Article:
Luke 7:36–8:3; Luke 24:1–12 (read online ⧉)
In Jesus’ day, women held a “lesser” societal role. It’s not that they held no role. In Roman culture, women’s roles were actually in somewhat of a cultural disarray as “free” marriage was opposed by Augustus Caesar who wanted a “traditional” male-dominant marriage. Marriage differed between “noble” and “common” people, too.
In Jewish culture, women did have a lesser role, but today rabbinical tradition holds to matrilineal which is estimated to have begun in Jesus’ lifetime! In other words, “the fathers” that were held in apparent esteem, would no longer be the “line”.
This means that in the time of Jesus’ ministry, there was likely a lot of turmoil regarding women’s roles in both Roman and Jewish societies. Having named (versus anonymous) women listed as Jesus’ followers could either have been a cultural shock or no great surprise.
Currently, the general consensus has been that the women’s presence with Jesus would have been a shocking thing. Yet, even the words of the Sadducees and Pharisees don’t mention the women as followers. In the first of today’s verses, the scandalous (“sinner”) woman was pointed to. Jesus was questioned for pardoning her sins. Her presence didn’t seem overly surprising.
As Jesus continues his story of the debtor, the gender is irrelevant to God’s grace and mercy. We go from hair being used to wipe feet, a parable of the debtors (money), then the jump to the financing of the mission of Jesus. We learn that women appeared to be the financial backers (or at least the mentioned ones) of the mission. Judas Iscariot may have “held” the purse strings (John 12:6), but he obviously was not the fundraiser.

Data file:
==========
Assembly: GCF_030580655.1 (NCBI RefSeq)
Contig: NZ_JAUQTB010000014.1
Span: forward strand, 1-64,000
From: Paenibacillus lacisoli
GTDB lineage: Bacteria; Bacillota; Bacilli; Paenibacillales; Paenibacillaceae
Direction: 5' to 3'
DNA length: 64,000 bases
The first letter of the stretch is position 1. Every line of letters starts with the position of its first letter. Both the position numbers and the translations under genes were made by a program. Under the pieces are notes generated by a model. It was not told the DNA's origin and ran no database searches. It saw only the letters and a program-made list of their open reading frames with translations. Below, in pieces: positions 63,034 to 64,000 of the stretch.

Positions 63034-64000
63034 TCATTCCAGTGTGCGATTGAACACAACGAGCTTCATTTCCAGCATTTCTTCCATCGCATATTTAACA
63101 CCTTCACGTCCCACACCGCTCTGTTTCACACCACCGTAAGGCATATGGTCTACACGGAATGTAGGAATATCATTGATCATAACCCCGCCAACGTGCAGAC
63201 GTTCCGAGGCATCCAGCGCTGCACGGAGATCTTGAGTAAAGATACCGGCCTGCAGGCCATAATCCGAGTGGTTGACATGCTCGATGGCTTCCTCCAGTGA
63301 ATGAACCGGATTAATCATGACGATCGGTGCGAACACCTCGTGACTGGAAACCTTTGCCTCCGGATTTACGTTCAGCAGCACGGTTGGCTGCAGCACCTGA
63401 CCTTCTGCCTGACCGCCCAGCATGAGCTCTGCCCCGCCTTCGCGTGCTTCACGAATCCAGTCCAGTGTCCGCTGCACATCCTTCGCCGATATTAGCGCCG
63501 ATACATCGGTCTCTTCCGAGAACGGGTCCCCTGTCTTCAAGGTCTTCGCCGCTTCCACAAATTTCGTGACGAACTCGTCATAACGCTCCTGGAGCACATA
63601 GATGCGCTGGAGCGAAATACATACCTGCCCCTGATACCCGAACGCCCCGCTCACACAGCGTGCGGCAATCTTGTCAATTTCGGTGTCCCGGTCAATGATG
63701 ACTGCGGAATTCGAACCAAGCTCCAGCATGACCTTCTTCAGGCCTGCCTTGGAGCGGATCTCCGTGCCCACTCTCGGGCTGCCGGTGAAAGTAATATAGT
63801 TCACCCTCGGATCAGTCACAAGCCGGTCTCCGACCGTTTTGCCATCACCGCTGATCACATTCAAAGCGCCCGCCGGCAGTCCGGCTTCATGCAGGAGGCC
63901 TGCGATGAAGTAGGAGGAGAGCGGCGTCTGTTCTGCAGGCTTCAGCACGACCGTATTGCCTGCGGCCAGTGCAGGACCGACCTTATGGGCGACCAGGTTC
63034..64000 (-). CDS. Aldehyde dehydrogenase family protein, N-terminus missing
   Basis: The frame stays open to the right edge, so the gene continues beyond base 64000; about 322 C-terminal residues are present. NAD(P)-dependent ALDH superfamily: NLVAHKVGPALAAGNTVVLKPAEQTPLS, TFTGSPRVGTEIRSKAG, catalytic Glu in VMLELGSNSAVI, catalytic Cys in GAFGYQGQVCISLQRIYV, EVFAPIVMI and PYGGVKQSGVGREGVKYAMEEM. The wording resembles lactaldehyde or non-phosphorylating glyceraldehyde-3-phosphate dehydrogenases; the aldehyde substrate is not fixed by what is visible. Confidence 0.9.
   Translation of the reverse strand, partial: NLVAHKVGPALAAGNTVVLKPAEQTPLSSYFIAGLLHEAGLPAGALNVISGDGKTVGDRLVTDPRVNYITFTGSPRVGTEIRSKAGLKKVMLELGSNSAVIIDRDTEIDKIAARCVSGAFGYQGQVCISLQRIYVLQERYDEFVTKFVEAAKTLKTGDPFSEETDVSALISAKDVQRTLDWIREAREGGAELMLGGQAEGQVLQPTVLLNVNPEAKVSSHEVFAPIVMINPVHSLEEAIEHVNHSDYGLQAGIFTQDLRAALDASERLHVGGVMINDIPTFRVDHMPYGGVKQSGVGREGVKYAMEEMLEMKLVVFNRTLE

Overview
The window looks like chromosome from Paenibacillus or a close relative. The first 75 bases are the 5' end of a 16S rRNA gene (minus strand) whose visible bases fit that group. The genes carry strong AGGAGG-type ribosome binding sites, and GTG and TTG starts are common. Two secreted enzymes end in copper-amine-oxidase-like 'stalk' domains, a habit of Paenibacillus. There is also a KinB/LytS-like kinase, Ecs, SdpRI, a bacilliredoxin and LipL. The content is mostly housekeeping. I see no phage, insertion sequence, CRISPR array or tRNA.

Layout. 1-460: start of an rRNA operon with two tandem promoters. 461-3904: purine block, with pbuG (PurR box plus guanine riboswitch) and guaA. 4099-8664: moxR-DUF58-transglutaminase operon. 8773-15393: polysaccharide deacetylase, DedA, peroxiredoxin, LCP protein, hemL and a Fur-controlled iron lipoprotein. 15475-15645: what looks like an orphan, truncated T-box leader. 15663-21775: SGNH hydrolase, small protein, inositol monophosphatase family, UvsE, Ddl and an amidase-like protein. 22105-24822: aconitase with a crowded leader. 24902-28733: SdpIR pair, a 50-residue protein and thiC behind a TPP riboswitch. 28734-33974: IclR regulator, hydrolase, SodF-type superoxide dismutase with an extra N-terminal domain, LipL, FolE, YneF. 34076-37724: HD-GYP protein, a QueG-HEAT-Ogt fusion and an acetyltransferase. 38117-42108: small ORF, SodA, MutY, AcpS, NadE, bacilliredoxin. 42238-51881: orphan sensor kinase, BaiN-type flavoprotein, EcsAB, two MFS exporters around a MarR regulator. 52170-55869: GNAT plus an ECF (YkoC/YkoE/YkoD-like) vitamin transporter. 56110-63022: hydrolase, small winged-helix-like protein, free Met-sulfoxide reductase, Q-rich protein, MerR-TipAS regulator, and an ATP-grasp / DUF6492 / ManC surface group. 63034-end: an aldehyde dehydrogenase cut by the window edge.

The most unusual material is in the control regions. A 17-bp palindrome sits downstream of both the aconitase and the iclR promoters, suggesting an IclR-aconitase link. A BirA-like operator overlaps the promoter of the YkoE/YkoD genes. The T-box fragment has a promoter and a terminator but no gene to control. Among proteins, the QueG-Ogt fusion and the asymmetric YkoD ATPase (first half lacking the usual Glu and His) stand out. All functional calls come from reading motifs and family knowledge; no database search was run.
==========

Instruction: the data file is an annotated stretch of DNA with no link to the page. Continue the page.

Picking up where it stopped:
These women had all had (apparently) miraculous healing encounters with Jesus, so they supported Jesus’ ministry. Joanna is culturally the most interesting, as her husband was Herod’s household manager. In some respects, her presence may have caused some to be more hesitant when it came to dealing with Jesus, for who knew what Joanna could have had happen. Perhaps not in reality, but people will invent large stories in their fear, to justify their inaction.
According to Luke, Mary Magdalene and Joanna were two of the women (Mary at the grave of Jesus on the Day of Resurrection. That these two women showed up, which means that they viewed Jesus as family, for they were taking on the role of family caring for the dead.
The transformation of these 2 women, in particular, is a good lesson. Jesus saved them. They responded in gratitude (giving) and following (discipleship). Then they became family (possibly sanctification). What their role was after that is, sadly, unclear. It may not matter in the end. That they allowed Jesus to continue to upend their life is what matters.
1) Other than COVID-19 itself and the general upending of all our lives, what is the biggest thing being challenged and changed in your life?
2) How have you experienced the Holy Spirit initiate, transform, and sustain life change?